Since Africa has a low status in the world economy, this leads to major problems in trying to slow down the spread of AIDS, because richer countries are not largely concerned with what occurs in Africa. If businesses do not involve themselves in the intervention and prevention programs and, more importantly help make drugs more accessible, sub-Saharan Africa will be further marginalized in the expanding global economy. One of the most rapidly occurring problems is mother to child transmission of the virus.Women are more frequent victims of this sexually transmitted disease, then are men. Most of the women contract the disease from prostitution, a money-earning job that has gained popularity since the decline of the African economy.

It has also been proven that HIV is passed with greater ease from men to women; but the men who do have HIV often believe that having sexual intercourse with a virgin will eliminate the disease from his body. In Zimbabwe, the rate of new infection is 6 times greater in girl’s ages 15 to 19 then of boys the same age.The primary culprit: older men. Also affecting women is their lack of marital rights.

Women are powerless to demand safer sex from husbands, casual sex partners, or partners in for sex-for-money exchanges. Women are also afraid to participate in prevention programs if their husbands oppose it; violence is all too common cost. This leads to the frequent and fatal mother to child transmissions that have affected Africa all too much. In some African countries, twenty-five percent of the pregnant women are infected with HIV.Such is the case in Zambia, where thirty to forty percent of infants born to HIV infected mothers will contract and eventually develop AIDS, dying within two years (HIV and the women in Africa). These babies contract the disease mainly by breast feedings, and, as stated by John L.

Mica, “Nine of out every 10 infants infected with HIV at birth or through breast feeding live in sub-Saharan Africa. ” (Mica, L. John) Without preventive therapy, up to one-third of the babies in Africa will become infected with AIDS and die before the age of eight.This preventive therapy more often than not, is too expensive for more then three-fourths of the infected. AIDS has an immense effect on education. Families often remove girls from school to care for sick family members, jeopardizing the girls’ future and prospects. School enrollment has fallen thirty-six percent due to AIDS, with girls being most affected. At the same time, the cost of AIDS treatment depletes monetary resources that would otherwise be used to cover necessities and to invest in their children’s future.

Yet, school dropouts have not been the only problem.Another effect has been the toll on teachers. In Nairobi, Kenya, 4 teachers are dying a month, meaning that in two to three years, there will be a serious shortage of teachers. AIDS was noted as the cause of eighty-five percent of the 300 teacher deaths that occurred in Kenya in 2000 (UNAIDS/WHO “AIDS Epidemic Update”).

Already by the late 1990s the toll had forced the closure of more than 100 educational establishments in the Central African Republic alone. This crisis in education caused by AIDS will worsen the economic crisis and turn into a political one. Imagine,” says Meshack Ndolo from Kenya’s National AIDS Council, “if the epidemic can affect school enrollment and primary school completion, what that means to a country that calls itself developing.

” (The Foundation for Democracy in Africa. “Economic Effects…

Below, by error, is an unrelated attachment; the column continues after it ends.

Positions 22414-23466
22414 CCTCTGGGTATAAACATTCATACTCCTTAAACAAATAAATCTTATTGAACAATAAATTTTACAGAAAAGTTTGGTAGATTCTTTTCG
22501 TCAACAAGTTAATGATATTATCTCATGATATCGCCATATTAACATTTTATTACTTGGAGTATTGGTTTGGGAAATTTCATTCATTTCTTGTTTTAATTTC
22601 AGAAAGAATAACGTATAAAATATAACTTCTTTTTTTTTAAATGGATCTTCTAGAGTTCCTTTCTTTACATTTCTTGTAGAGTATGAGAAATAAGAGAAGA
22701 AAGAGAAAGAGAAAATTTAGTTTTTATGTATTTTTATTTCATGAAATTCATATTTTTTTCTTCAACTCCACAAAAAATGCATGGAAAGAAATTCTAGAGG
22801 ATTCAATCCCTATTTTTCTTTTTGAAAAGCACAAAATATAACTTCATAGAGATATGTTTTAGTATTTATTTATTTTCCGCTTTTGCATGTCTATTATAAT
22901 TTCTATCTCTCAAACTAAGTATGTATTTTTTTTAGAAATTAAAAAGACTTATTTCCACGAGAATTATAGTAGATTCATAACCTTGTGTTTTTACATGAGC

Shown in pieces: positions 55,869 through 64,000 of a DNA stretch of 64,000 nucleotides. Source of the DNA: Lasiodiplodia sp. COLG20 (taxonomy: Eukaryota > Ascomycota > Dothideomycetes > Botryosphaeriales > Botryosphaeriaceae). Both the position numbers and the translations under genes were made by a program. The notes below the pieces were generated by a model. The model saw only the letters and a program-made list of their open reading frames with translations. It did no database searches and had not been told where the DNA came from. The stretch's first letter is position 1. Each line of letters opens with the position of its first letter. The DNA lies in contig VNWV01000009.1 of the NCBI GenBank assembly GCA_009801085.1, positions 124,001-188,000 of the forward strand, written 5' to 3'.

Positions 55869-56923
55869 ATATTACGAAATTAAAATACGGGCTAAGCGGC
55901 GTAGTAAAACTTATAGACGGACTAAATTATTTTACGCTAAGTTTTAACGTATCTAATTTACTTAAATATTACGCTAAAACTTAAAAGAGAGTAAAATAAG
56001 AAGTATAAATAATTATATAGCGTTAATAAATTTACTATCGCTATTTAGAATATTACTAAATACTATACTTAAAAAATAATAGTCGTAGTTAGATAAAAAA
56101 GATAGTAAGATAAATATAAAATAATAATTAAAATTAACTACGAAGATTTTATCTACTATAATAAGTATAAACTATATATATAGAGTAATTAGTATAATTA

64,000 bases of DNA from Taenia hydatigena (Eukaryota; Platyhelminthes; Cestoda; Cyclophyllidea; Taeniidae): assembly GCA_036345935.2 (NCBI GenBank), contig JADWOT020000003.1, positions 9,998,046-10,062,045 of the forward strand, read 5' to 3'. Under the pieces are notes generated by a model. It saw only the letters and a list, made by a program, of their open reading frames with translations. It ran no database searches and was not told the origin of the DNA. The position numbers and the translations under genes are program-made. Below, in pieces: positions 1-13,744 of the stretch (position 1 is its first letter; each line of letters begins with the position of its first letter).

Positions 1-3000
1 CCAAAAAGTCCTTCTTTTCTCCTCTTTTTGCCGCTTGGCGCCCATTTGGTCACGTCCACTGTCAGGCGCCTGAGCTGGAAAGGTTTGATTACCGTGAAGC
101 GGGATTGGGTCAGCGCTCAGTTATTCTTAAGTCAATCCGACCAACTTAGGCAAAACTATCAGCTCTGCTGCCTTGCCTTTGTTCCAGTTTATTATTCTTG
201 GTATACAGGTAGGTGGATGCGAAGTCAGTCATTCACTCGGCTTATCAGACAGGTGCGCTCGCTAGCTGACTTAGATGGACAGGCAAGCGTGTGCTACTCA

“) Still, National AIDS programs have yet to make their way into schools. Peace Corps workers will start implementing them later this year, and hopefully allow for cheaper drugs to enter the system, allowing families to continue to send their children to school.With these horrifying affects looming closer and closer to disaster, African nations are scrambling to get help. Countries have started providing antiretroviral drugs through the health system, and several worldwide governments are launching programs to help. Thirty-one countries in sub-Saharan Africa have now completed a national AIDS/HIV strategic plan, and twelve are in the process. The UN general assembly has also offered cooperation by setting a goal to reduce the proportion of infants infected with HIV by fifty percent by 2010 (UNAIDS/WHO. “AIDS Epidemic Update..

. ).Now that there is a global mobilization against the epidemic, there is a great possibility that advances in immunization against HIV in the next few years will be made, and the number of new infections is decreasing. Thanks to the government programs, the situation appears to be stabilizing. Yet the epidemic is in no way defeated, there is still a great need for better provision of condoms and other safe sex items, not to mention a need to lower drug prices and make them more available to the poor. In 1997, only $650 million was spent on all African AIDS programs (Russel, Sabin).There is still a need for more money if research is to be done for new antiretroviral drugs.

The only reliable way to stop the spread of AIDS is to decrease the high rate of unprotected sex, but unfortunately African nations are far from doing so. In conclusion, high costs for reverse transcriptase inhibitors and protease inhibitors, the two major classes of AIDS drugs on the market, have worsened the problems in sub-Saharan Africa. These include a dangerously recessive economy, frequent mother to child transmissions, and a potentially politically damaging effect on education.Having better access to antiretroviral drugs would allow most of these problems to be solved eventually. Some African countries have implemented programs to help give their citizens access to AIDS drugs and their success has been proven in a declining infection rate. Even so, sixty percent of the AIDS infected world population resides in sub-Saharan Africa, clearly showing that much more needs to be done. If something is not done, Africa will eventually develop into an economic, social, and political disaster.

It will fall further behind the world and, eventually not be able to be pulled back up.